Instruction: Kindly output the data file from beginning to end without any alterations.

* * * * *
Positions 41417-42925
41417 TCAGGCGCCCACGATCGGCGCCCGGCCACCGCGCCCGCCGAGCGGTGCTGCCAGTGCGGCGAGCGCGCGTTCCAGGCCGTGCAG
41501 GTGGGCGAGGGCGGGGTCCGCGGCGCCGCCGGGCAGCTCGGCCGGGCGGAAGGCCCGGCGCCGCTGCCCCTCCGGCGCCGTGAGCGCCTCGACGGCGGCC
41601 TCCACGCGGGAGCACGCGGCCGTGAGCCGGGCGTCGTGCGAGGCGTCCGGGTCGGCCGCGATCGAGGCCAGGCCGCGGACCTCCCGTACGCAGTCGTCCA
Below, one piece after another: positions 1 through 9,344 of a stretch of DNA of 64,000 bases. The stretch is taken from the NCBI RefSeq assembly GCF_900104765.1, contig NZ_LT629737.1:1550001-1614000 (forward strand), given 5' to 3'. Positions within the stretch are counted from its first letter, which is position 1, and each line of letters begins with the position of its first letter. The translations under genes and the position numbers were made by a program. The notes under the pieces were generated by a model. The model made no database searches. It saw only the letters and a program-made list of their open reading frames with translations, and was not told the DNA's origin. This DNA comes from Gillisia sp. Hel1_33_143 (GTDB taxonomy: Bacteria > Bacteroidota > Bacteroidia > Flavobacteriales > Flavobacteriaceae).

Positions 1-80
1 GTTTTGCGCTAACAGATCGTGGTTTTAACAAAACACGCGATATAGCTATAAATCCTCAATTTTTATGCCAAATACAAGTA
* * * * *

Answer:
Positions 41417-42925
41417 TCAGGCGCCCACGATCGGCGCCCGGCCACCGCGCCCGCCGAGCGGTGCTGCCAGTGCGGCGAGCGCGCGTTCCAGGCCGTGCAG
41501 GTGGGCGAGGGCGGGGTCCGCGGCGCCGCCGGGCAGCTCGGCCGGGCGGAAGGCCCGGCGCCGCTGCCCCTCCGGCGCCGTGAGCGCCTCGACGGCGGCC
41601 TCCACGCGGGAGCACGCGGCCGTGAGCCGGGCGTCGTGCGAGGCGTCCGGGTCGGCCGCGATCGAGGCCAGGCCGCGGACCTCCCGTACGCAGTCGTCCA
Below, one piece after another: positions 1 through 9,344 of a stretch of DNA of 64,000 bases. The stretch is taken from the NCBI RefSeq assembly GCF_900104765.1, contig NZ_LT629737.1:1550001-1614000 (forward strand), given 5' to 3'. Positions within the stretch are counted from its first letter, which is position 1, and each line of letters begins with the position of its first letter. The translations under genes and the position numbers were made by a program. The notes under the pieces were generated by a model. The model made no database searches. It saw only the letters and a program-made list of their open reading frames with translations, and was not told the DNA's origin. This DNA comes from Gillisia sp. Hel1_33_143 (GTDB taxonomy: Bacteria > Bacteroidota > Bacteroidia > Flavobacteriales > Flavobacteriaceae).

Positions 1-80
1 GTTTTGCGCTAACAGATCGTGGTTTTAACAAAACACGCGATATAGCTATAAATCCTCAATTTTTATGCCAAATACAAGTA